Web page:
This line of argument raises another interesting question, of course: if hunter-gatherers were so much bigger, stronger and healthier than early agriculturalists, how did the farmers wind up winning out? There are two fairly unpleasant answers here. First, an agricultural lifestyle permits the subjugation of women, and their conversion from the relatively equal status they enjoy with men in most modern hunter-gatherer societies to the role of perpetually pregnant field-hand factories. Second, in conflicts over land and resources, a hundred starving farmers will defeat a dozen healthy hunters every time.

The upshot of all this is that our drive toward self-improvement may actually have a rational basis. On some deep level, we all may carry around a vague suspicion that at some point, something important was stolen from us. Is it so strange to think that we might want it back?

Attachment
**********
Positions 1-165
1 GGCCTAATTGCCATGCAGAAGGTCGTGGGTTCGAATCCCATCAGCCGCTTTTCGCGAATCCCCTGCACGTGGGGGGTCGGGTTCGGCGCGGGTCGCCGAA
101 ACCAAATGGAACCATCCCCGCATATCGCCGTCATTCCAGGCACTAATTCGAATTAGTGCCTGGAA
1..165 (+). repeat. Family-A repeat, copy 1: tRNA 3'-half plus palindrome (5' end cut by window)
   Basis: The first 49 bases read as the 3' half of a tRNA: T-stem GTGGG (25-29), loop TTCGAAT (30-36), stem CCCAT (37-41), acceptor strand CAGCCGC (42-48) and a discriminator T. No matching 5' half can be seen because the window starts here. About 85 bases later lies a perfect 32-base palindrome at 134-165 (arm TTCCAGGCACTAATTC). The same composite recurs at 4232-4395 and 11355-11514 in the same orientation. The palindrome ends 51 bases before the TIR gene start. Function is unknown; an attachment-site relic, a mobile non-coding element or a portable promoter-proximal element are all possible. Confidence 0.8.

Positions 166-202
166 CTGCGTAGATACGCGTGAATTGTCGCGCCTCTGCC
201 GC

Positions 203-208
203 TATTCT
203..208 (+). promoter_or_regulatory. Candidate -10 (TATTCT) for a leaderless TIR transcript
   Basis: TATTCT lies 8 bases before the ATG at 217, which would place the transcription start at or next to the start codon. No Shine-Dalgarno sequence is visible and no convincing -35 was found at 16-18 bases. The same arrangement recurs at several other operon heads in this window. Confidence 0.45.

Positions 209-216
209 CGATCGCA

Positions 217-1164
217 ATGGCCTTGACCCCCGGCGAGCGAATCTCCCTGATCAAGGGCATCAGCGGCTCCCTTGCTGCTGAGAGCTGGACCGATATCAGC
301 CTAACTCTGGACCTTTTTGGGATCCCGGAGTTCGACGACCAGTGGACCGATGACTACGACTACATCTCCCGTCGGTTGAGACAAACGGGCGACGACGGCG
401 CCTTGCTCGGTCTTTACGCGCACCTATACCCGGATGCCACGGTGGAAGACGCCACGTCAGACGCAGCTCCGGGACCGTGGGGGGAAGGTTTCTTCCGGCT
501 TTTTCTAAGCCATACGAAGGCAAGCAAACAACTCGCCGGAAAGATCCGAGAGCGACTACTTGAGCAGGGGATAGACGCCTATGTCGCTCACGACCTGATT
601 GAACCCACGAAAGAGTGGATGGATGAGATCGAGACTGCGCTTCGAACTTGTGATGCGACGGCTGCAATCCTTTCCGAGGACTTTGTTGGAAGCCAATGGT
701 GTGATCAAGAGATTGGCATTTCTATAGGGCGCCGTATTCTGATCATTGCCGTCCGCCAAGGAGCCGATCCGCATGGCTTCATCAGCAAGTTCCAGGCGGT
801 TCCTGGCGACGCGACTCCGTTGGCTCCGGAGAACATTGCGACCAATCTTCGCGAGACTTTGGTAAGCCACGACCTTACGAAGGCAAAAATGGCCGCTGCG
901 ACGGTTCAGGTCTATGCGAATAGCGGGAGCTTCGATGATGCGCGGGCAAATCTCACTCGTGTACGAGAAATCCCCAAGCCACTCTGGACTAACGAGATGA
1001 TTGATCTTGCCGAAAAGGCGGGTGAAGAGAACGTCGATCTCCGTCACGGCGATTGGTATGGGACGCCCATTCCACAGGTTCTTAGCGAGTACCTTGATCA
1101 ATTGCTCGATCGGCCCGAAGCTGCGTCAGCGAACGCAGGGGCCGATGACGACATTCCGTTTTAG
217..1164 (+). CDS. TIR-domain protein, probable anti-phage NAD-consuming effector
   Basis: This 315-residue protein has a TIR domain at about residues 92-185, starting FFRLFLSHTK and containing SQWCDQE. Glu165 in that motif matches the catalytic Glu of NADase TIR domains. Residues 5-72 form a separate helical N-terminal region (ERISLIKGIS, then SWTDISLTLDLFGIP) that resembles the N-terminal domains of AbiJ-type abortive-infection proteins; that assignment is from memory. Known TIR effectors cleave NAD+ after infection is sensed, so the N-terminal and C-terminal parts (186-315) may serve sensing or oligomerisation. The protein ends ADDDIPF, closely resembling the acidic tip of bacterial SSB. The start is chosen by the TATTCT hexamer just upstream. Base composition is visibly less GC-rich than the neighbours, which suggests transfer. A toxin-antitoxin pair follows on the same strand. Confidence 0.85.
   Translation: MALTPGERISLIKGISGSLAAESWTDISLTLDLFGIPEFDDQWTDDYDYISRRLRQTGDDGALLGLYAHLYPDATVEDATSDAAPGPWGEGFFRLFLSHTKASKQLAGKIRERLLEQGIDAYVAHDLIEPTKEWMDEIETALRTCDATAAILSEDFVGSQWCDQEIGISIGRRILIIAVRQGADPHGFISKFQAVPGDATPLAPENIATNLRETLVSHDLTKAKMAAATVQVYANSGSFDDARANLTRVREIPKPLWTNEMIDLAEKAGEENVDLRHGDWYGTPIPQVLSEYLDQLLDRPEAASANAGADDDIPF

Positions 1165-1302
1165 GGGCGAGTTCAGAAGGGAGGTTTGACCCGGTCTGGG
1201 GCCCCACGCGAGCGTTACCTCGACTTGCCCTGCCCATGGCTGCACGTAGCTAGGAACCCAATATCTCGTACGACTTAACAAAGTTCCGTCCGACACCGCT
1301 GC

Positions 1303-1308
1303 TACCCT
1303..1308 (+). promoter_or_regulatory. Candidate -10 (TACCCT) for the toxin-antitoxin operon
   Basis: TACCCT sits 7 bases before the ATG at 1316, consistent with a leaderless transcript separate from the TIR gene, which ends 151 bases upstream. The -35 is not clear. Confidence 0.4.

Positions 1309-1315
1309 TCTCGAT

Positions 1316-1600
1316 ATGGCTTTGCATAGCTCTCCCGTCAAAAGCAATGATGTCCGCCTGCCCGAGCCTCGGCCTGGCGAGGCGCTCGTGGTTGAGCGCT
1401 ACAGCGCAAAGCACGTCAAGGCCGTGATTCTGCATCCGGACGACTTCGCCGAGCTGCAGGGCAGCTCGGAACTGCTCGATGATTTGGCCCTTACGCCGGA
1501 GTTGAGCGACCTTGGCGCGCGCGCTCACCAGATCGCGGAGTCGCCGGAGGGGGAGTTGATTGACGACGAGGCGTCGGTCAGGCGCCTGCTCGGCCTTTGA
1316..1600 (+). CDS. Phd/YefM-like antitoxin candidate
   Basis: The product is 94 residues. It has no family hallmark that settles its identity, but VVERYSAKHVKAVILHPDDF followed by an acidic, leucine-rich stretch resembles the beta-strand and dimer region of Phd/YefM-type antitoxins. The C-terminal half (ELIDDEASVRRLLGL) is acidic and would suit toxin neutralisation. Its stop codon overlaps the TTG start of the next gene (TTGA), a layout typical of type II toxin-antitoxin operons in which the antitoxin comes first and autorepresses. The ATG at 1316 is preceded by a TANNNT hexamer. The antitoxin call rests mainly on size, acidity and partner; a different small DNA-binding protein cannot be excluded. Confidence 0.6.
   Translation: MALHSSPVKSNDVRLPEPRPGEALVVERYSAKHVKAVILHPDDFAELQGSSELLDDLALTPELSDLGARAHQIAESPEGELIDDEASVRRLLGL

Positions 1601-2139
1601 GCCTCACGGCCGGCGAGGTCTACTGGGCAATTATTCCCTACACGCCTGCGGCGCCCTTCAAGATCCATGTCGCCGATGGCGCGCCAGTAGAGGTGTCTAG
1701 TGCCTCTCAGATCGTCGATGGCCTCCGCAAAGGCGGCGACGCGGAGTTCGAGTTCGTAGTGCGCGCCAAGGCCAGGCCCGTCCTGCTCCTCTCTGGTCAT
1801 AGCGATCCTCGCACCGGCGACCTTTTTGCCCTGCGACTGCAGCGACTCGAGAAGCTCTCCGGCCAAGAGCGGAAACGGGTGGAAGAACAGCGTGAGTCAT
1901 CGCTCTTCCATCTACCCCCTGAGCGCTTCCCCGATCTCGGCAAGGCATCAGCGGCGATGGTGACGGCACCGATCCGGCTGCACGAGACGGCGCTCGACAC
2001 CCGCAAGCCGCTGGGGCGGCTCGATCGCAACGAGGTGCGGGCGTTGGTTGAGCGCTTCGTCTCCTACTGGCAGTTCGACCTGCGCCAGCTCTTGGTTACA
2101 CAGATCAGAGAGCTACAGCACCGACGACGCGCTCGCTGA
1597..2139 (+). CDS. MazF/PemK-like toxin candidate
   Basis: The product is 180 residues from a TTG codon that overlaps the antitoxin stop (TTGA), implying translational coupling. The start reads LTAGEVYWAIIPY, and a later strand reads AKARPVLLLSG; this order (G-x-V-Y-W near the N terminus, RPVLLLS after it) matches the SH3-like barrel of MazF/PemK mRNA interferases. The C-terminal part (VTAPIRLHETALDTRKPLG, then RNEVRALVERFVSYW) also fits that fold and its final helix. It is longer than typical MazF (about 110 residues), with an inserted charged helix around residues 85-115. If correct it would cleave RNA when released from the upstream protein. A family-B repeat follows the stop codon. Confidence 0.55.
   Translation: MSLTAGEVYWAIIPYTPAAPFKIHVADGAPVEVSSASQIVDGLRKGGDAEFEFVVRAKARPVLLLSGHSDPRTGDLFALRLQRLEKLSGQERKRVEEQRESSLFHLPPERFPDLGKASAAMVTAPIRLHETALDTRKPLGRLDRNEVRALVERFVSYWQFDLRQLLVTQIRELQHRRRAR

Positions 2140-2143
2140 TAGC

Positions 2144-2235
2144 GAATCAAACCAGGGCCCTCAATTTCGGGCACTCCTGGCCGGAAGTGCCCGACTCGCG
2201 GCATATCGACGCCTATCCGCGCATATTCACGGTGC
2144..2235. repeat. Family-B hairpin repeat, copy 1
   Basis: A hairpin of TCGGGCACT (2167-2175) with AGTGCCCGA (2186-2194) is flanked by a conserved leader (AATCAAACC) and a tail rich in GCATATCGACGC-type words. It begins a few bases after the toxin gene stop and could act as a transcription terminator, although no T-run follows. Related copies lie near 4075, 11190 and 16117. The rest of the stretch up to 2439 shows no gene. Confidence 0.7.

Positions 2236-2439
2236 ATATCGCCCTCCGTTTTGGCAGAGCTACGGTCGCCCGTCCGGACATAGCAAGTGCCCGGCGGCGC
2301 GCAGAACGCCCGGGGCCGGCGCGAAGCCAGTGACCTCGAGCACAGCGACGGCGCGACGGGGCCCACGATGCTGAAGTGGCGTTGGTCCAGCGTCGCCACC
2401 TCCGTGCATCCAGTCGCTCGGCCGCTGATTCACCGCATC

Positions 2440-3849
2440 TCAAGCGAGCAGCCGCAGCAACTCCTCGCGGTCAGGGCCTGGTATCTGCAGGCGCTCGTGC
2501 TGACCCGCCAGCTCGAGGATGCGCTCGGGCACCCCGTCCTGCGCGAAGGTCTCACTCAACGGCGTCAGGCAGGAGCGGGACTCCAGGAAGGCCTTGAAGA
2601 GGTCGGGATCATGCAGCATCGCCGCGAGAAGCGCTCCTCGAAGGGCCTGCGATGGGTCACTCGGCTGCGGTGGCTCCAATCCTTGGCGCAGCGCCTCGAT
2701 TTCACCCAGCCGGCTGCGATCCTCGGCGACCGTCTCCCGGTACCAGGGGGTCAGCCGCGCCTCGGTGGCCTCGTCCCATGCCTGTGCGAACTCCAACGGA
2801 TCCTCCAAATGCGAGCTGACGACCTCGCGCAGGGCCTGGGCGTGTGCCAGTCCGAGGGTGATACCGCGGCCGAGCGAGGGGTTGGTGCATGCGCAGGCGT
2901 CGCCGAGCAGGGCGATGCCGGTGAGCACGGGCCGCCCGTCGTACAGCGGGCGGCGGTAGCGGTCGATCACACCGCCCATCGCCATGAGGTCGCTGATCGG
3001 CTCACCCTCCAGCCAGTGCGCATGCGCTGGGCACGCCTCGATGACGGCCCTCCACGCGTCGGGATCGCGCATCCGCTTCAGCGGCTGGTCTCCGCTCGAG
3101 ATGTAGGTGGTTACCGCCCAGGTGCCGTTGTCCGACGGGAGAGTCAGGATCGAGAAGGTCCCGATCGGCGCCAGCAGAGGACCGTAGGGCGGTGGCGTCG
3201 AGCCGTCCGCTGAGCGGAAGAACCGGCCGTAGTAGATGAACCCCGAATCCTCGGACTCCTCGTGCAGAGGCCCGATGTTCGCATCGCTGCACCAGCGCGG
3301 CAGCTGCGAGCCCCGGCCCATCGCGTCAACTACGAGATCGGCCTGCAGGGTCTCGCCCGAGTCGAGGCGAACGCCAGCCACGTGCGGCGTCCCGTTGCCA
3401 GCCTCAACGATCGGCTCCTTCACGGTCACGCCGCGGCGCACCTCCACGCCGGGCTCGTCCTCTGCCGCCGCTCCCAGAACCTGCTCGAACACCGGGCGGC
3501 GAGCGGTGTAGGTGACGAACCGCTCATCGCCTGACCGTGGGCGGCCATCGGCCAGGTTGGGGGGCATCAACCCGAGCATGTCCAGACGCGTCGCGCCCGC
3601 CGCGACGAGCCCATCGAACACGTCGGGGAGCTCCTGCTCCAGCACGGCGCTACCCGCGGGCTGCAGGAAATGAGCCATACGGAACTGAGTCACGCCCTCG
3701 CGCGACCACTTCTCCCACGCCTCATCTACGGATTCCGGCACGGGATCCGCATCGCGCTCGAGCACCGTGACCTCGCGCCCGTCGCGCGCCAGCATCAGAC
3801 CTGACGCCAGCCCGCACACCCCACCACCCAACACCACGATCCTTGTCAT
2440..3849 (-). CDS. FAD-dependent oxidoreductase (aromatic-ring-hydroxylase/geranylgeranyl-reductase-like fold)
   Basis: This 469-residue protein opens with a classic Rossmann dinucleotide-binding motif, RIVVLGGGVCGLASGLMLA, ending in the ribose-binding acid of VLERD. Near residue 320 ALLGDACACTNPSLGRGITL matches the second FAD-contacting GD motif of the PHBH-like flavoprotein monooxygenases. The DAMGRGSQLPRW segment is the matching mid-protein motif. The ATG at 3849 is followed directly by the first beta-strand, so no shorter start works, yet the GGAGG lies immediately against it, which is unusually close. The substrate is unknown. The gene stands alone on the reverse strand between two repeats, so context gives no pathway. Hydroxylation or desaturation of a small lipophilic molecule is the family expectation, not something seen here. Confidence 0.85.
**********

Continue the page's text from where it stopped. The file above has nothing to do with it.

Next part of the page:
The End of Ordinary
By Edward Ashton

Publisher: Harper Voyager
Release Date: June 20, 2017
Genre: Science Fiction
Length: 298 Pages
ISBN: 978-0062690326

Buy Links: Amazon | B&N | Kobo | iTunes | Google Play | IndieBound | BAM 

About the book: 

Drew Bergen is an Engineer. He builds living things, one gene at a time. He's also kind of a doofus. Six years after the Stupid War -- a bloody, inconclusive clash between the Engineered and the UnAltered -- that's a dangerous combination. Hannah is Drew's greatest project, modified in utero to be just a bit better at running than most humans. She’s also his daughter. Her plan for high school is simple: lay low and run fast. Unfortunately for Hannah, her cross-country team has other plans.

Jordan is just an ordinary Homo-Sap. But don’t let that fool you -- he’s also one of the richest kids at Briarwood, and even though there isn’t a single part of him that’s been engineered, someone has it out for him.

Drew thinks he’s working to develop a spiffy new strain of corn, but Hannah and her classmates disagree. They think he's cooking up the end of the world. When one of Drew's team members disappears, he begins to suspect that they might be right. Soon they're all in far over their heads, with corporate goons and government operatives hunting them, and millions of lives in the balance.